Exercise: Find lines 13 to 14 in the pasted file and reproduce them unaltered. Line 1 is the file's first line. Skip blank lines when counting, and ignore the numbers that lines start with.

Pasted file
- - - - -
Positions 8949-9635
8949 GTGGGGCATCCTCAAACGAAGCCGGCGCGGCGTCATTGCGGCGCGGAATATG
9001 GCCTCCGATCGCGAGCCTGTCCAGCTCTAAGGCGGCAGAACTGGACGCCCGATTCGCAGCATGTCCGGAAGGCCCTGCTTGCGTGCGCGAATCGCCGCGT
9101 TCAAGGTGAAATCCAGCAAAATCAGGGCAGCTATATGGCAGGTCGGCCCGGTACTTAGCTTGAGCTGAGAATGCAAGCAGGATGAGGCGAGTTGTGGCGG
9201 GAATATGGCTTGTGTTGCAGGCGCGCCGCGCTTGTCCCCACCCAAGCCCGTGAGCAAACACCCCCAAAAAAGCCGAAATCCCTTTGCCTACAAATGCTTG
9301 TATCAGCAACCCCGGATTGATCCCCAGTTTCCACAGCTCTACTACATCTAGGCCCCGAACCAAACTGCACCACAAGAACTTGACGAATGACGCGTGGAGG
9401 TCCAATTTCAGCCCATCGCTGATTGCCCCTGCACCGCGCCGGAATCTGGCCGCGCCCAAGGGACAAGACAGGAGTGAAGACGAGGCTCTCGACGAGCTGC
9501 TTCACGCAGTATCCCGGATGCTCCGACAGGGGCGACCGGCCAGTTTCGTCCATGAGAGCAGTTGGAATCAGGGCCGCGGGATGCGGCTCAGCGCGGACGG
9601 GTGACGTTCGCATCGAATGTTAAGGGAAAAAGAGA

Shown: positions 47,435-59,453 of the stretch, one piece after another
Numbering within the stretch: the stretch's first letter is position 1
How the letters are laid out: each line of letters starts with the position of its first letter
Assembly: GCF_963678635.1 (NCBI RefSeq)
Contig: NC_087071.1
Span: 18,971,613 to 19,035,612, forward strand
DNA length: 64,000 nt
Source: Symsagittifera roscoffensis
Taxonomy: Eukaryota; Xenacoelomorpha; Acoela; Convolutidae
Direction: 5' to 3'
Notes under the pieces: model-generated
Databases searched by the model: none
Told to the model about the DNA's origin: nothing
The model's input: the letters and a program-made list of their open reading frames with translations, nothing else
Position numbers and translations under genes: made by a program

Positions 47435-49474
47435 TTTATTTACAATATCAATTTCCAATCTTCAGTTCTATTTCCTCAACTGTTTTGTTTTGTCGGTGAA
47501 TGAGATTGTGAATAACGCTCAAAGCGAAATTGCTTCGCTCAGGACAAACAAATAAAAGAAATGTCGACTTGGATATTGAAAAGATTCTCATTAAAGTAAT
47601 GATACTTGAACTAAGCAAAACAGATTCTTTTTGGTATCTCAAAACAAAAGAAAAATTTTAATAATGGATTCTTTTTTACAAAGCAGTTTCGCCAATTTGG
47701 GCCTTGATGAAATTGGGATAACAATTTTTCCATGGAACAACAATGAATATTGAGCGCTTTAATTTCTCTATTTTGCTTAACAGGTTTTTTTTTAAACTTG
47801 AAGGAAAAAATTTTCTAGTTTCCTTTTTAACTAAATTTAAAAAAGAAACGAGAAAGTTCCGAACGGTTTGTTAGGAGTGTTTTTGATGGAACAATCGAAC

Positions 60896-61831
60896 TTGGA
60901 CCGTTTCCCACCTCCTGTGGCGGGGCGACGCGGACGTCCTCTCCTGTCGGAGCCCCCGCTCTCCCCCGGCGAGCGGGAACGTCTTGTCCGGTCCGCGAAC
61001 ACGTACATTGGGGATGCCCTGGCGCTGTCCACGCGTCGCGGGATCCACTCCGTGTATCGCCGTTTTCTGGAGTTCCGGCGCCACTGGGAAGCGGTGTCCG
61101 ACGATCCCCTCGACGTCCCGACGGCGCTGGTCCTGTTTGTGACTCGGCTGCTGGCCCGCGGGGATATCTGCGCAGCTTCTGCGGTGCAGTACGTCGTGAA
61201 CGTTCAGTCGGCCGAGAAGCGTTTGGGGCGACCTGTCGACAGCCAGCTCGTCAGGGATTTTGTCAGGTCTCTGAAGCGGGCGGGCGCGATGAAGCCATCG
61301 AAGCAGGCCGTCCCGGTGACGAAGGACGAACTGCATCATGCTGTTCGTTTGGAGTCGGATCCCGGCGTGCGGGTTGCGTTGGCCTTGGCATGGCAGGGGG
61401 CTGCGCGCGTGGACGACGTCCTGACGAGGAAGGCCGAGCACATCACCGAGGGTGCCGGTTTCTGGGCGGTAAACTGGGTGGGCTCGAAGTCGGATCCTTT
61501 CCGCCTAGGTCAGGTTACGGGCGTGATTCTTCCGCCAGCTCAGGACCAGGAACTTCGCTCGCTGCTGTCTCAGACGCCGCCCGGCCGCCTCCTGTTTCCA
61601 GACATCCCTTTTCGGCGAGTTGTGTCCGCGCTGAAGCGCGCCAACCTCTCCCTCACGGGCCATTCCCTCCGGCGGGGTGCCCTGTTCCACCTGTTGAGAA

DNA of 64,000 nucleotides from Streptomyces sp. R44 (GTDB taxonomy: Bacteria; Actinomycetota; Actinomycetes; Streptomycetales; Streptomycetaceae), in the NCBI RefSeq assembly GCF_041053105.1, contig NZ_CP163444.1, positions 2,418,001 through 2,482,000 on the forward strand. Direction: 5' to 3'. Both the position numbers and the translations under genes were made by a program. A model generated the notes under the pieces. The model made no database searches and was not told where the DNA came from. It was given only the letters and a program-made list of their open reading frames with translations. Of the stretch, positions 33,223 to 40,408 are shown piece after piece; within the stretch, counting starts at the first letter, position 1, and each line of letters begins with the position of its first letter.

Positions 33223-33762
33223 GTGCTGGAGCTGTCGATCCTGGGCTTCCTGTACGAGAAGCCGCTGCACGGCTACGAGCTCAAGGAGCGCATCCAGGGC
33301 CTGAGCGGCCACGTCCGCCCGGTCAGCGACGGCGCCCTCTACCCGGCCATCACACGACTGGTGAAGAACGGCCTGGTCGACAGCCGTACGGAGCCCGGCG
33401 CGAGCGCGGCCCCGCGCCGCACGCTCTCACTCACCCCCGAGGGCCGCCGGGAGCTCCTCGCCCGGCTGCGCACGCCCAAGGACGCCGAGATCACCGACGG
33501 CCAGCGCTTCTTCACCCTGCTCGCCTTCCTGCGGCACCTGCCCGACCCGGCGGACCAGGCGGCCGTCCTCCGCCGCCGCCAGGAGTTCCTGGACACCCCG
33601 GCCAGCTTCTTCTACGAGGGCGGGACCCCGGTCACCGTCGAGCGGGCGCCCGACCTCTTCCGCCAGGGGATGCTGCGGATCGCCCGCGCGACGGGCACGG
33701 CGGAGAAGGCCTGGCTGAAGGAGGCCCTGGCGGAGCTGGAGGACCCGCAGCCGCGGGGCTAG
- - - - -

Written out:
Assembly: GCF_963678635.1 (NCBI RefSeq)
Contig: NC_087071.1